Recently, in the course of experiments dealing with intravenous infusions of epinephrine and norepinephrine in man,1 occasion presented itself to perform infusions on a group of normal subjects and on a group of schizophrenic patients. It appeared that data concerning plasma concentrations of epinephrine and norepinephrine during infusions had bearing on recent suggestions that schizophrenia might be related to a faulty metabolism of either of these two substances. Hoffer and co-workers,2,3 for instance, had presented evidence suggestive that certain oxidized derivatives of epinephrine, namely, adrenochrome (3-hydroxy-2,3dihydro-1-methylindole-5,6-quinone) and adrenolutin (3,5,6-trihydroxy-1-methylindole) were capable of producing transient psychoses and other mental aberrations in man when administered intravenously or orally. Thus, the view was advanced3 that a defect in epinephrine metabolism resulting in the formation of excessive quantities of adrenochrome or adrenolutin might be an etiologic factor in schizophrenia. In support of this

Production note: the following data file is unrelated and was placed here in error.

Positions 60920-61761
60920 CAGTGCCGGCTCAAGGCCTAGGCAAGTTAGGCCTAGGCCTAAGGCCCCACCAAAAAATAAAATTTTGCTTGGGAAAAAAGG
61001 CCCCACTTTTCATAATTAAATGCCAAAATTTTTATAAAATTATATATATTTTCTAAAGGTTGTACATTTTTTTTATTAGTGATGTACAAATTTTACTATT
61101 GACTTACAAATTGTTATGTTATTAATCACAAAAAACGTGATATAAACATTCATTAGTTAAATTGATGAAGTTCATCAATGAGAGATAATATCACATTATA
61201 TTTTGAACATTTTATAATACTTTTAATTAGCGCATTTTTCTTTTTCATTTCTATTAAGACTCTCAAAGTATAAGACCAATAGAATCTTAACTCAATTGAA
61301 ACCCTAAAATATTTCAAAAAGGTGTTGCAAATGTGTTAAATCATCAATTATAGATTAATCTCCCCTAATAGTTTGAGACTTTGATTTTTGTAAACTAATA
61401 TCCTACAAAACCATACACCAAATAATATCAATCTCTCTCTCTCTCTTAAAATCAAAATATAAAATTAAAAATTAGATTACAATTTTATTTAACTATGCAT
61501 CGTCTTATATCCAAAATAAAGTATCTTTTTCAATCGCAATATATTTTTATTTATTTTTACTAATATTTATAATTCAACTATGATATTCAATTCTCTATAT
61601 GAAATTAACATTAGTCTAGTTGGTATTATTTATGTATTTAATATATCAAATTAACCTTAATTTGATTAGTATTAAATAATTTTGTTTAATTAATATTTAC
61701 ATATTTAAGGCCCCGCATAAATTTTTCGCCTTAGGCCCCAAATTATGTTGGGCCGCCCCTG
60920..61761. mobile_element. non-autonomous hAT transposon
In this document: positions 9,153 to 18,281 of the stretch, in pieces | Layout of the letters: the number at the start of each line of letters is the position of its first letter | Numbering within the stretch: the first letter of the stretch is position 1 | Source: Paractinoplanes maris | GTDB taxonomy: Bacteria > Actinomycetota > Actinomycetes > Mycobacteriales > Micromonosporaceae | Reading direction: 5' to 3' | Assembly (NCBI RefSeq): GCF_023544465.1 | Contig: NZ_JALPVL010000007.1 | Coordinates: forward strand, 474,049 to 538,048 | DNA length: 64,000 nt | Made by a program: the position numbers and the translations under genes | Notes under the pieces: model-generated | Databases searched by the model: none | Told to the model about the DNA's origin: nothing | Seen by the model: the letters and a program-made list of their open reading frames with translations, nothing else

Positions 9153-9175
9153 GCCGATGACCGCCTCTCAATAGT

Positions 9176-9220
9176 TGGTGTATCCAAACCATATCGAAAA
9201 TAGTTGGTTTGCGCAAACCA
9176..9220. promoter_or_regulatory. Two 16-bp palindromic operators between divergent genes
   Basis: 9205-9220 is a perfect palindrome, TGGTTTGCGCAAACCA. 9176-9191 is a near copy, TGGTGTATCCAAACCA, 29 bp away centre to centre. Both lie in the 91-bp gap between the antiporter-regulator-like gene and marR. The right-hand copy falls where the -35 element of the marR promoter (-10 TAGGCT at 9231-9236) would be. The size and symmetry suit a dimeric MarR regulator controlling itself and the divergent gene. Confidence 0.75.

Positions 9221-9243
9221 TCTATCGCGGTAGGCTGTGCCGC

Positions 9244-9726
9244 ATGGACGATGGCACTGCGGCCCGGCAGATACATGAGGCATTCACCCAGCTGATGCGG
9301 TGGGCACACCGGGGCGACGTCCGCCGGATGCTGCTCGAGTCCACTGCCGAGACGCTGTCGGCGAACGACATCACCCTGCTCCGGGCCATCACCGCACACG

COHEN G, HOLLAND B, GOLDENBERG M. Disappearance Rates of Infused Epinephrine and Norepinephrine from Plasma: A Comparison of Normal and Schizophrenic Subjects. AMA Arch Gen Psychiatry. 1959;1(2):228–231. doi:10.1001/archpsyc.1959.03590020124012
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